Fact Sheet: Advocacy Priorities for Fall 2022

America’s hospitals and health systems continue to deal with the difficult challenges of high inflation and ongoing effects of the COVID-19 pandemic. Specifically, hospitals are facing significant increases in costs of labor from workforce shortages, drugs, equipment and supplies (including food and energy costs) that are threatening their stability and ability to provide access to high quality health care services. This is exacerbated by supply chain shortages, managing a backlog in deferred care and navigating government underpayment, all of which jeopardize access to care for patients and communities.

Top Advocacy Priorities

The following are some of AHA’s top advocacy priorities for the remainder of 2022. The AHA has developed a webpage, available at aha.org/falladvocacy2022, with resources that hospital leaders can use to advocate on these important issues.

Stop Damaging Cuts

The Statutory Pay-As-You-Go (PAYGO) sequester, which requires that mandatory spending and revenue legislation do not increase the federal budget deficit over a 5- or 10-year period, will continue to result in massive cuts to hospital providers in fee-for-service Medicare. Ask Congress to prevent the Statutory PAYGO sequester.

Extend or Make Permanent Rural Programs

Medicare-dependent Hospital (MDH) and enhanced Low-volume Adjustment (LVA) programs are slated to expire on Sept. 30, 2022. Ask Congress to continue this vital support for many rural hospitals.

Make Waivers Permanent

The COVID-19 public health emergency (PHE) offered hospitals critical waivers and other flexibilities to minimize additional disruptions and improve access to care. Waivers and flexibilities for telehealth and hospital-at-home programs, among other things, have led to improvements in care and should be made permanent or extend beyond the duration of the PHE.

Hold Commercial Health Plans Accountable

Certain health plan practices threaten patient access to care, contribute to clinician burnout and drive excessive administrative costs and burden in the health care system. Regulators should increase their oversight of health plans and implement a comprehensive simplification agenda, beginning with streamlining prior authorization requirements and processes, and monitoring for abusive payment delays and denials. Congress should pass the AHA-supported Improving Seniors Timely Access to Care Act, which would be a first step in addressing some of these issues.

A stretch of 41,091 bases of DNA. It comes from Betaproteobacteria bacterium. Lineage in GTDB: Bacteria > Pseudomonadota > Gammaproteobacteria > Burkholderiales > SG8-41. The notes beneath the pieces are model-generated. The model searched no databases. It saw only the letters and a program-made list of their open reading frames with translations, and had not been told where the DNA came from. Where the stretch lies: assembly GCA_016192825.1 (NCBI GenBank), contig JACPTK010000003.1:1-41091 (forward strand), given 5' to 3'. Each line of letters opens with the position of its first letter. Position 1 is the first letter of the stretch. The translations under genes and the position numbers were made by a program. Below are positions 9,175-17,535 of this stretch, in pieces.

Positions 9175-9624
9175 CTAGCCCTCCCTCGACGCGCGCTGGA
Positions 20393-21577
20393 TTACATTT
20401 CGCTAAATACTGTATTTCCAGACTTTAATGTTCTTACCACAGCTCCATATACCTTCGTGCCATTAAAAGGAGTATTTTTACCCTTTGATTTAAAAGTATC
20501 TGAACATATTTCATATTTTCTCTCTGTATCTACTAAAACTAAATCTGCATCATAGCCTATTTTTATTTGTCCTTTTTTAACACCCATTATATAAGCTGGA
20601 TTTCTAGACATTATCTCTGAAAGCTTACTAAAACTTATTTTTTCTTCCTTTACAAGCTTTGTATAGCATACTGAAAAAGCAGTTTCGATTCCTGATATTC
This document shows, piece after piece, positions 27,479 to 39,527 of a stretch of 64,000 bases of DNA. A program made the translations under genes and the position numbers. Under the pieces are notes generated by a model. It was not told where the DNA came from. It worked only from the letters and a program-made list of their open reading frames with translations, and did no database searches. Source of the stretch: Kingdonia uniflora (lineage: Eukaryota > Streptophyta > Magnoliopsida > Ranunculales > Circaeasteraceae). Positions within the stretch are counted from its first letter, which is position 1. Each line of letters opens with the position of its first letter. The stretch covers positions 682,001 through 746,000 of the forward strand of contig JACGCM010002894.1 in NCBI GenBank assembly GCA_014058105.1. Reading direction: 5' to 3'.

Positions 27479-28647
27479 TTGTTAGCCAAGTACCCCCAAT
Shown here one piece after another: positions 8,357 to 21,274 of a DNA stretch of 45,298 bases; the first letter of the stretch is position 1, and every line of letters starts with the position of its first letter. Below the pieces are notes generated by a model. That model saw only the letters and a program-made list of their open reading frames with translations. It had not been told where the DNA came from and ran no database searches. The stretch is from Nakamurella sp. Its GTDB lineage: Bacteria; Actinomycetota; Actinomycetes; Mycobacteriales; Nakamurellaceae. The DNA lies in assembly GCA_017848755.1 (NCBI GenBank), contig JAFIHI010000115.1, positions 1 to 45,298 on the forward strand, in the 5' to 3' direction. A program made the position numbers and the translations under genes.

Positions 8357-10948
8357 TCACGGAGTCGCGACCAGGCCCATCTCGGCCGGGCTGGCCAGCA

Key Messages to Share with Lawmakers

Hospitals are facing crushing financial challenges. The financial support provided during the COVID-19 public health emergency — while greatly appreciated — just barely kept the field afloat. Rising costs, workforce challenges and diminished Medicare and Medicaid reimbursements are prolonging these challenges that will affect access for patients.

A majority of payments to hospitals and health systems are dependent on Medicare and Medicaid — fixed costs that don’t allow hospitals to absorb or deflect the impact of the historic inflation levels. Ninety-four percent of hospitals have 50% or more of their inpatient days paid by Medicare or Medicaid and more than three quarters of hospitals have 67% or more Medicare or Medicaid inpatient days — meaning inflation is having a devastating effect on hospitals’ abilities to keep the lights on.

Hospitals and health systems are navigating unprecedented increased expenses from supply chain disruptions, workforce shortages, and labor and drug costs. Even before the pandemic, labor costs — including recruitment, retention, benefits, incentives and training — accounted for more than 50% of hospitals’ total expenses. By the end of 2021, hospital labor expenses per patient were 19.1% higher than pre-pandemic levels.

Explain the real consequences to people should further payment reductions occur, including jeopardizing your organization’s ability to provide care. Financial instability will threaten access to care for your patients and communities. Without critical lifelines from Congress, hard choices will need to be made with regards to services, staffing and patients’ access.